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Corporate Globalization Resistance

The Agenda Behind the G7 Debt Relief
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What do you get when you put seven of the world's most powerful men in a room together to talk about extending corporate rule? An outpouring of news stories about saving Africa, of course.

The recent statement that was released on June 10th, following the G7 finance ministers' meeting, has been generally received by the UK media as heralding some kind of new dawn for poor countries. Taking a closer look, however, reveals the statement to be very much about the breaking down of barriers to 'free' trade and corporate control of countries' services and resources – or 'the elimination of impediments to private investment, both domestic and foreign', as the ministerial statement put it. The writing off of debt, which occupied so many front pages, is itself hedged around with similar conditions and requests before countries will be allowed to benefit – it is linked to the HIPC (Highly Indebted Poor Countries) initiative, a form of debt relief that has been tied to IMF and World Bank controlled privatisation schemes . The G7 statement makes it clear that only those countries that are 'on track with their programmes of repayment obligations and adjusting their gross assistance flows by the amount forgiven' will be covered by the write-off; in other words, only those countries that have adjusted their economies in favour of repayment. What is more, any further grants of aid are conditional on countries' movement towards 'good governance, accountability and transparency'. The World Bank, under Iraq war architect Paul Wolfowitz, will decide what amounts to 'good governance'.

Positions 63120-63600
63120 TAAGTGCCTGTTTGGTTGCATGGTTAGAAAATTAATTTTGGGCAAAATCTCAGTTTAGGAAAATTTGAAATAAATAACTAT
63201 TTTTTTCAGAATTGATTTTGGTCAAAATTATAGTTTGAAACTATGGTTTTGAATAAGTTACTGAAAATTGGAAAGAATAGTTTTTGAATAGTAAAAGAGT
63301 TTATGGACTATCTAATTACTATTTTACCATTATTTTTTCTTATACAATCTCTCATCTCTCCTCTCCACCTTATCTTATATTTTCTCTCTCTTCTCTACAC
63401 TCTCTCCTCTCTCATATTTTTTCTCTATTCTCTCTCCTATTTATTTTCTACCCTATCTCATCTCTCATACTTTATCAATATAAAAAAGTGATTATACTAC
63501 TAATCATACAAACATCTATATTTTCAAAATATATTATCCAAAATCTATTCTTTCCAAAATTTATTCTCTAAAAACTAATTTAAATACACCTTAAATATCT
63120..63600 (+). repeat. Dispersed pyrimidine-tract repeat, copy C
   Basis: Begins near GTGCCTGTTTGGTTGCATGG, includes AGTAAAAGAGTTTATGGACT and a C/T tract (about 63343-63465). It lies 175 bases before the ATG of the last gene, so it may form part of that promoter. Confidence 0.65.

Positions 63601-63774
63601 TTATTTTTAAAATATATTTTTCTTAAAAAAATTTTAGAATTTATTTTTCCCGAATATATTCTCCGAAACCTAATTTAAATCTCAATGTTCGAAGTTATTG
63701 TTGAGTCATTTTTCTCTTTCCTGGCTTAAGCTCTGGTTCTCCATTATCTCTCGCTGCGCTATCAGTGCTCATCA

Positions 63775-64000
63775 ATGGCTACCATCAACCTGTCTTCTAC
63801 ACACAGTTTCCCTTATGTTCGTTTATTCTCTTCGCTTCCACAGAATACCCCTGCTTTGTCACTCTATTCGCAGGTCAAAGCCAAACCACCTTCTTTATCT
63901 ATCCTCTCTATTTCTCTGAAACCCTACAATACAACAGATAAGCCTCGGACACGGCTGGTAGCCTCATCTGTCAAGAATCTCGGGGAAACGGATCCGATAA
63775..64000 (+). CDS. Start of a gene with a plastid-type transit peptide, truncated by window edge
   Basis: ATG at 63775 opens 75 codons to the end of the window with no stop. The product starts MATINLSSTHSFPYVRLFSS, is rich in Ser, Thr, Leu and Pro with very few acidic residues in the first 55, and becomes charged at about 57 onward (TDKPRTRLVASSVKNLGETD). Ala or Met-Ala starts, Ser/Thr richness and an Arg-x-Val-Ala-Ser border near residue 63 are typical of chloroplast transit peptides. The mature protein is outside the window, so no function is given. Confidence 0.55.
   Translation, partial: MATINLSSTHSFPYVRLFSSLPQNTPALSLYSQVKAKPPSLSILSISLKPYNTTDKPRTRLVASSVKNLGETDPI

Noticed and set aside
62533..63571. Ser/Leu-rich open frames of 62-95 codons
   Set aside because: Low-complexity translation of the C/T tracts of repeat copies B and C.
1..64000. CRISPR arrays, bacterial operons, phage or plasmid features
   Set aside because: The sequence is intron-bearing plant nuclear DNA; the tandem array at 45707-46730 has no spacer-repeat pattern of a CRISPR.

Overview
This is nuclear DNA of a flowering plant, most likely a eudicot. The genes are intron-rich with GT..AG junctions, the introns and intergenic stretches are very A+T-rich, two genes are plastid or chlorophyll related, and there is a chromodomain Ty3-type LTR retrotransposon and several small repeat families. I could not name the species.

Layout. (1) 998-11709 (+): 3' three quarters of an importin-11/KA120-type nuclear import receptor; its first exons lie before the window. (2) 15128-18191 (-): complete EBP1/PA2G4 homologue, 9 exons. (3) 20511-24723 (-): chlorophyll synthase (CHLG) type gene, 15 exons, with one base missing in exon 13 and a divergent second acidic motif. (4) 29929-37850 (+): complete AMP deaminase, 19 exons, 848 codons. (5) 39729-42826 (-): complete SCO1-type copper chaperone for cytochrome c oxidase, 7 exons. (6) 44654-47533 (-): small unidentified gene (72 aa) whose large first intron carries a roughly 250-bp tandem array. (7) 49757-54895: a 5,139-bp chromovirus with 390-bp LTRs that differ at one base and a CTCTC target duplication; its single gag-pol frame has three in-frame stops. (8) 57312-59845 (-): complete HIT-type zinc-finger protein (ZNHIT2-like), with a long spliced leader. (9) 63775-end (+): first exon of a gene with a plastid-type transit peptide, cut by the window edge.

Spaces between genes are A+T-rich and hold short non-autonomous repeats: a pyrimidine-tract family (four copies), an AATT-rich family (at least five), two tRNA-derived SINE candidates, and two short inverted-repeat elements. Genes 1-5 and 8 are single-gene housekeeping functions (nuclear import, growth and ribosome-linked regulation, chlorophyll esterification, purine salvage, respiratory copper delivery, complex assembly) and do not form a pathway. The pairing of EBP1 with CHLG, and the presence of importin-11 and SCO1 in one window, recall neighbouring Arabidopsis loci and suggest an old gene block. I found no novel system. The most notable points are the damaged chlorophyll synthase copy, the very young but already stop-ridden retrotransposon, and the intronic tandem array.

This kind of sleight of hand – to control through the appearance of altruism – is only possible under a modern democracy, with a media so well trained in self-censorship that it can be trusted not to poke around in the more unpleasant corners of such statements. From the Observer's '$55bn Africa debt deal “a victory for millions”', to the Sunday Times''African debt billions cancelled', via the statement by the Financial Times that 'The campaign for debt relief is on the verge of its next big victory', there was a clear media focus on the finance ministers' supposed debt generosity. A non political explanation may be that many journalists simply did not understand the ministerial meeting or the statement that came out of it. Constant references were made to the 'G8 debt deal' or even the 'G8 finance ministers'. In truth there were only seven ministers at that meeting. Russia, although allowed into aspects of the G8 summit in view of its large reserves of oil, gas and nuclear weapons, is not considered to be an important enough player, economically speaking, to come to G7 finance meetings. With the honourable exceptions of George Monbiot in The Guardian and Sanjay Suriof Inter Press News Agency , their G7 seems to have benefitted from a media whitewash.

Certain pop stars were happy to add to the false impression. Both Bono and Geldof made a judicious demonstration of the power of celebrity praise, by hailing the move as a good start, and part of the road to realising their vision of a world free from poverty. However, both also made clear references to the importance of the neo-liberal agenda. Bono called on other poor countries to meet the economic conditions that had led to the HIPC countries being relieved of debt: 'If the other countries are prepared to do the same, they will also benefit' . Bob Geldof apparently called for the 'complete package demanded by the Commission on Africa'. This commission, of which Geldof is a member, has produced a report that, as well as recommending a greater flow of aid, also pushes for the lowering of trade barriers in African countries and the implementation of the World Trade Organisation's Doha Round. The dressing up of World Trade Organisation measures under the cloak of humanitarianism and international aid is perhaps the most successful aspect of the G8 summit's spin offensive.

Read the G7 statement for yourself at: